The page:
I don’t have a previous note for this tea, even though I ordered it based on the impression that I’d tried and liked it. I also remember having a very fresh Lu Shan Yun Wu from Yunnan Sourcing a few years ago. I steeped around 4 g in an 85 ml pot at 185F for the recommended 20, 30, and 50 seconds, plus extra steeps of 70, 90, 120, and 240 seconds. I also grandpa steeped around 1 g in 200 ml of water.
The dry leaf smells like veggies and nuts stir fried in butter, with green beans, soybeans, asparagus, and greens. The first steep has notes of chestnuts, butter, asparagus, green beans, soybeans, spinach, and umami. I imagine that this tea would go well with food, as others have found. The profile doesn’t change much over the session, though the bitterness increases near the end. The chestnuts and umami stick around, which is nice.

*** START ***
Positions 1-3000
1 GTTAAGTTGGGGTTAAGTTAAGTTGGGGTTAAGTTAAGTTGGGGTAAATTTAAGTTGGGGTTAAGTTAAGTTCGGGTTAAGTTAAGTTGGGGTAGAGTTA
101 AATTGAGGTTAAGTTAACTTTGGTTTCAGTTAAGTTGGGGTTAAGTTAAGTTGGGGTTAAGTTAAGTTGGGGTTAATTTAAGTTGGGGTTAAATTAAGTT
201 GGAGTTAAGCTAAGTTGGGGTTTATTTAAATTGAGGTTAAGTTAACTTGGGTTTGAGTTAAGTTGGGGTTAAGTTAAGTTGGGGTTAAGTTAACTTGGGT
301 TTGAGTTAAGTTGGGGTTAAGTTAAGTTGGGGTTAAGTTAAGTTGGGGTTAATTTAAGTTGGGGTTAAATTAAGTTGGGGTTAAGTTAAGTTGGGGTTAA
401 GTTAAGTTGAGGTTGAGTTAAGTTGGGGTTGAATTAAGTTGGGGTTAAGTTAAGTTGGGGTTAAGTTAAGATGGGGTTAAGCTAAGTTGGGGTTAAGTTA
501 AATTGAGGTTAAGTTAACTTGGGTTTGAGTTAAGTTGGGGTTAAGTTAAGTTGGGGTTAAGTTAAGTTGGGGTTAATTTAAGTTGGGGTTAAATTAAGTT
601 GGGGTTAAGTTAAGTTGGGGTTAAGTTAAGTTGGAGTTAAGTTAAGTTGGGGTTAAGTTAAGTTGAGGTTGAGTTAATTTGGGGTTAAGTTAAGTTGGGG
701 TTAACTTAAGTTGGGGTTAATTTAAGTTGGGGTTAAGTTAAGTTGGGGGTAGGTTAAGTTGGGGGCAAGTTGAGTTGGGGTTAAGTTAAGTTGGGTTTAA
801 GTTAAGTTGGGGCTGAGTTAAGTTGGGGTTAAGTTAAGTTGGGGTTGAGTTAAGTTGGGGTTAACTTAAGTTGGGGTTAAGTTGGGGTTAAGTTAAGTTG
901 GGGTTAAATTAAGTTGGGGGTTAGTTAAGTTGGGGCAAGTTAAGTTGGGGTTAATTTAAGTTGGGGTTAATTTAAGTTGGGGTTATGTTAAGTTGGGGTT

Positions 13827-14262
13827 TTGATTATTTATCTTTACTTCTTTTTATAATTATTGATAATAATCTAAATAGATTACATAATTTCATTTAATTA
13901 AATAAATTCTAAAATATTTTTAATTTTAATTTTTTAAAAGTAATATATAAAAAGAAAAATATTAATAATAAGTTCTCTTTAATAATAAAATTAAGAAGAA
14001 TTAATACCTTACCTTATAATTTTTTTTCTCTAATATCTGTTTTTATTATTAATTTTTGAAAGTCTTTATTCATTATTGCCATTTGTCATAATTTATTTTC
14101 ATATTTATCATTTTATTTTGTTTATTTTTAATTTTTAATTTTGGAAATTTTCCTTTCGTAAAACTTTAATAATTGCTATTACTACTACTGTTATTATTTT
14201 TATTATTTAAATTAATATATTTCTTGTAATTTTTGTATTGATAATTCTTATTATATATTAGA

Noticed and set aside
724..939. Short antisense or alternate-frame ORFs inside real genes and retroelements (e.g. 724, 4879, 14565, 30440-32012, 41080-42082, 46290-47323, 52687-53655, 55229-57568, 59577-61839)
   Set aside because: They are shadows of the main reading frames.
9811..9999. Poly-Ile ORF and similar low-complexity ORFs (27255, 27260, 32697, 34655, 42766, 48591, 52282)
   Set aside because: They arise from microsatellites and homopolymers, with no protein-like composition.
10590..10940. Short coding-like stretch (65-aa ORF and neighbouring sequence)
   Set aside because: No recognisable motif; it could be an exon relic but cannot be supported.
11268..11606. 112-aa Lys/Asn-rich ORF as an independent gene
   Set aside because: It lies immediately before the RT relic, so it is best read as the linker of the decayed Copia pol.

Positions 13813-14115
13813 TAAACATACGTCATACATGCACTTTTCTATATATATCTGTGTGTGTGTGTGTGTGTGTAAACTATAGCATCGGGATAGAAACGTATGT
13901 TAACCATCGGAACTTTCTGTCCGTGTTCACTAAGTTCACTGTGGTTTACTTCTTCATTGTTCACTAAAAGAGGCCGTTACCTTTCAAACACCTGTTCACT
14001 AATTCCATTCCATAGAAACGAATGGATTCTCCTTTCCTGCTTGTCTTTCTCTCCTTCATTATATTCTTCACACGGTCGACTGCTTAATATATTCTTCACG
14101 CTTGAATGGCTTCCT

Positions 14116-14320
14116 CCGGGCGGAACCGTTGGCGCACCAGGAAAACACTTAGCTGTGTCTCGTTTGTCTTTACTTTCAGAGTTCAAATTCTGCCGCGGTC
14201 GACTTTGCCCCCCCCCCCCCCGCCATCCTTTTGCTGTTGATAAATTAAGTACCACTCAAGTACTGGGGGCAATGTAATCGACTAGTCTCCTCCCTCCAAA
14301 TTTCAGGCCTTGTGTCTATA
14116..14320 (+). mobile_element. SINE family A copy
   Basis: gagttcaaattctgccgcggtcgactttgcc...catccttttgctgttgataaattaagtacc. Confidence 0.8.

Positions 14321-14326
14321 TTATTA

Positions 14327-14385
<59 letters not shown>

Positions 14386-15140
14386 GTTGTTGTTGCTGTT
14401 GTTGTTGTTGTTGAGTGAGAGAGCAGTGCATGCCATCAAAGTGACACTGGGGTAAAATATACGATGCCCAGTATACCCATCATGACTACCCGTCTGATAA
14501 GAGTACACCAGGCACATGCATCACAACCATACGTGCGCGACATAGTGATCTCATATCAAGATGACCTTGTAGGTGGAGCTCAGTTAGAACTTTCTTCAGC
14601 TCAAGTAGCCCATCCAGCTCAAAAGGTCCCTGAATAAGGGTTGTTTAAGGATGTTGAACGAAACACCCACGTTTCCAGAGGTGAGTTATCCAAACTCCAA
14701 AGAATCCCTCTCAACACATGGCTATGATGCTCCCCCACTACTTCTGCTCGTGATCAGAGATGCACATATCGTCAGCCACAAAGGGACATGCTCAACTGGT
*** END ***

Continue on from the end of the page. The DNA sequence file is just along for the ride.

Grandpa steeping produces almost the same results, though without the bitterness. The body of the tea is especially thick in the early part of the session.
This is a simple but tasty tea whose resemblance to a stir-fry is oddly appealing. I will enjoy playing with my remaining 5 grams, but I think this is a once-a-year spring indulgence for me rather than a daily drinker.
Flavors: Asparagus, Butter, Chestnut, Green, Green Beans, Nutty, Savory, Soybean, Spinach, Thick, Umami, Vegetal